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Niger's Airspace Closed As Coup Leaders Defy Deadline Citing Military Intervention Threat

As a deadline set by a coalition of African countries for Nigerien military coup leaders to step down expired, Niger's airspace closed amid growing concerns of regional military intervention.

Daisy-Mae Schmitt
Aug 08, 202394 Shares18722 Views
As a deadline set by a coalition of African countries for Nigerien military coup leaders to step down expired, Niger's airspace closedamid growing concerns of regional military intervention.
The military coup, which took place in late July, plunged the nation into political turmoil, leading to international condemnation and the threat of force by neighboring nations.

Niger military junta closes airspace

The Coup And International Response

The military coup saw the seizure of President Mohamed Bazoum by members of the presidential guard, prompting the shutdown of national institutions.
While the coup garnered some domestic support, it was met with swift condemnation from Western nations and the United States.
The Economic Community of West African States (ECOWAS), a regional bloc, issued a stern warning to the junta to relinquish power or face possible military intervention.
In response to the deadline's expiration, Nigerien coup leader Colonel Major Amadou Abdramane announced the closure of the nation's airspace due to the perceived threat of intervention from neighboring countries.
The junta's defiance underscores the escalating tensions in the region. Thousands of pro-junta supporters rallied in Niger's capital, Niamey, to protest against the sanctions imposed by ECOWAS.

Potential Military Action Looms

ECOWAS leaders convened to plan a collective response to the coup, including the possibility of military action as a last resort.
The bloc had previously imposed travel bans and asset freezes on coup leaders and their associates. France and the European Union also suspended financial aid to Niger in response to the coup.
It is essential to limit travel, to stay away from any gatherings and to keep themselves regularly informed of the situation.- Statement from the foreign ministry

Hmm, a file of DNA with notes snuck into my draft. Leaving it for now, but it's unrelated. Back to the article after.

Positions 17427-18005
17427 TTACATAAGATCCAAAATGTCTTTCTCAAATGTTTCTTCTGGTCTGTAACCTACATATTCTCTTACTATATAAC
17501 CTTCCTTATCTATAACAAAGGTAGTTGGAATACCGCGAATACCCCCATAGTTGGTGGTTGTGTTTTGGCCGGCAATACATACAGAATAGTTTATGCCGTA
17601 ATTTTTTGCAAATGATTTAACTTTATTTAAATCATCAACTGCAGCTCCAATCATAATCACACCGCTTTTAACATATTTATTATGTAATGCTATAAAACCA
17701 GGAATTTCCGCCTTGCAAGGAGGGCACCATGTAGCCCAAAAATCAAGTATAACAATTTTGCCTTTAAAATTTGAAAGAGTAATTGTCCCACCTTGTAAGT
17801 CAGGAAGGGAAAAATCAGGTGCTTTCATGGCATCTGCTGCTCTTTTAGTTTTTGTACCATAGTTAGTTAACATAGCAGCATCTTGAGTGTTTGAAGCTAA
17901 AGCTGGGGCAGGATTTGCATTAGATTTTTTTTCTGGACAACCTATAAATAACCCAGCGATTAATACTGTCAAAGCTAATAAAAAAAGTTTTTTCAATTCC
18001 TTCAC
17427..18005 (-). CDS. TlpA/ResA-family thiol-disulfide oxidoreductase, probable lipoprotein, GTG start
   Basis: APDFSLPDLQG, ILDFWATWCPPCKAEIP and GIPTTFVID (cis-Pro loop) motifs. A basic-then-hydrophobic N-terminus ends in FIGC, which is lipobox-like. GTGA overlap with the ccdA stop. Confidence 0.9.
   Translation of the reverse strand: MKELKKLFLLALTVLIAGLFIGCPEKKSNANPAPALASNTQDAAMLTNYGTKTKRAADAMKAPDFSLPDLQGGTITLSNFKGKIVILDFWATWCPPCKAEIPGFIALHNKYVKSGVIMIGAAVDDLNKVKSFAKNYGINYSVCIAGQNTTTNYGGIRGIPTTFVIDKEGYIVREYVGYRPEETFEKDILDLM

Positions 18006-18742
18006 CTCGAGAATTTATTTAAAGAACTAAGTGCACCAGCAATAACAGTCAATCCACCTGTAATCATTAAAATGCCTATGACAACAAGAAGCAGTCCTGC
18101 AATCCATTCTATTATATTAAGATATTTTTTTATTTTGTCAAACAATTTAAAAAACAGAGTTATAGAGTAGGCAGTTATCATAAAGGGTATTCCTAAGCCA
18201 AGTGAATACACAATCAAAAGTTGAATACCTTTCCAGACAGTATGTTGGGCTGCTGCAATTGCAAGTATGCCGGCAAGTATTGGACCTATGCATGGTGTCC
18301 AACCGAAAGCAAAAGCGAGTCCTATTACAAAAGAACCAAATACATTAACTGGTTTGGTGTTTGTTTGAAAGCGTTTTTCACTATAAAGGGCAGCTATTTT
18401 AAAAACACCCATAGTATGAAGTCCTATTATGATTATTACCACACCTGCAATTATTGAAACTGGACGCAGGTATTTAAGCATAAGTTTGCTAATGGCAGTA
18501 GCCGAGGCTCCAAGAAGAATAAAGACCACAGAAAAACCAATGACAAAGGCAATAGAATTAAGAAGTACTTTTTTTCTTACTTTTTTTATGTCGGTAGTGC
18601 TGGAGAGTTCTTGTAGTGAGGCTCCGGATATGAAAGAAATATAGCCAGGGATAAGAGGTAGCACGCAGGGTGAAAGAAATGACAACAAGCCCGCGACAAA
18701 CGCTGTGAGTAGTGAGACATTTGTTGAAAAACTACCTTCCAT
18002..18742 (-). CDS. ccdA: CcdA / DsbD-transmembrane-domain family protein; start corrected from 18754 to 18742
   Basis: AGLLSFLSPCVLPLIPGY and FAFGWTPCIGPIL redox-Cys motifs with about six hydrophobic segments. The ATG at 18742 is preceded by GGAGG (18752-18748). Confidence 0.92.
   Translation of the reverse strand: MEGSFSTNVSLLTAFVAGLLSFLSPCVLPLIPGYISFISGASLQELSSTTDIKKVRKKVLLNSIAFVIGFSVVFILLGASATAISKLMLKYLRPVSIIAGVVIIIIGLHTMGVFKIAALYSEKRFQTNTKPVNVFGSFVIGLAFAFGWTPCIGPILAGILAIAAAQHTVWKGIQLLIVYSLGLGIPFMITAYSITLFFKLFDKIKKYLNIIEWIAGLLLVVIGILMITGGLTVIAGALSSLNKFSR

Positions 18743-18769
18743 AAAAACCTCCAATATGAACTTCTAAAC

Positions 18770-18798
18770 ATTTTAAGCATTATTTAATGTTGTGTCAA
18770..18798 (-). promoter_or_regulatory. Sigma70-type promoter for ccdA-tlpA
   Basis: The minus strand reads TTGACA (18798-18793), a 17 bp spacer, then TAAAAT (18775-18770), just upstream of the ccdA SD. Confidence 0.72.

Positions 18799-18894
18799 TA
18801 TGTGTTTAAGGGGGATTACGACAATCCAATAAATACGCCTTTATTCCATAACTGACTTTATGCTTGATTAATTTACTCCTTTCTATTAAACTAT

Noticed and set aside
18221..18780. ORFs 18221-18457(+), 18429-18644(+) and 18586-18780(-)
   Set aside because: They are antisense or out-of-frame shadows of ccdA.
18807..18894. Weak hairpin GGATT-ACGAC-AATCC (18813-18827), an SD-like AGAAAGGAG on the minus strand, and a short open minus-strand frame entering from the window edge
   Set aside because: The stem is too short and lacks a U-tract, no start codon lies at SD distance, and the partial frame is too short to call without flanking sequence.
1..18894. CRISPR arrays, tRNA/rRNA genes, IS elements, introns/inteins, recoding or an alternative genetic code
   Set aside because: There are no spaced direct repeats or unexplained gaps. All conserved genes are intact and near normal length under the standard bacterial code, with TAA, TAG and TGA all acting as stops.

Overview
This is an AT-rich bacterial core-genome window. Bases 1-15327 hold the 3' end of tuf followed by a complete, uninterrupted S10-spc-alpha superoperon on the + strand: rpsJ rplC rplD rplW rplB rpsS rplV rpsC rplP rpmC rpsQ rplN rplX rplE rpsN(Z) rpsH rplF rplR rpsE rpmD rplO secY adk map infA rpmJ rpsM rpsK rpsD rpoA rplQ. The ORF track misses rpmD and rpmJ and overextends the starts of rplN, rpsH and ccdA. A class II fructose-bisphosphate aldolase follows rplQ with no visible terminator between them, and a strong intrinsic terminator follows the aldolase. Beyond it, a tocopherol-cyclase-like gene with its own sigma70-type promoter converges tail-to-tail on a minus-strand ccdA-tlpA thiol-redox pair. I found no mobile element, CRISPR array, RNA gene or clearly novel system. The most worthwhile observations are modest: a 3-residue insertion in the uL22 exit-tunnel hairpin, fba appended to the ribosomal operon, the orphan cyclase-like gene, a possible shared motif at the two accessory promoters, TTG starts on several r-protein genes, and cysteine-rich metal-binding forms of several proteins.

The instability in Niger has broader implications for the region. Mali and Burkina Faso, both ruled by juntas, expressed solidarity with Niger by sending officials to the country.
France, the former colonial power, advised its citizens against traveling to the Sahel region due to rising anti-France sentiment.

Uncertain Path Forward

As the standoff between the coup leaders and ECOWAS continues, the fate of Niger remains uncertain.
All the elements that would go into any eventual intervention have been worked out here and [are] being refined, including the timing, including the resources needed, and including how and where and when we are going to deploy such a force.- Abdel-Fatau Musah, ECOWAS commissioner for Political Affairs, Peace and Security
The junta's refusal to step down and the threat of military intervention raise concerns about the potential for further violence and regional instability.
The international community watches closely as the situation unfolds, with diplomatic efforts and potential military action hanging in the balance.

Final Words

In the shadow of Niger's political turmoil, the nation stands at a critical crossroads. With the junta's refusal to yield power and the specter of military intervention looming, the country's future hangs in the balance.
The international community's response, whether through diplomatic means or potential force, will play a pivotal role in determining the course of events in Niger and the broader regional stability in West Africa.
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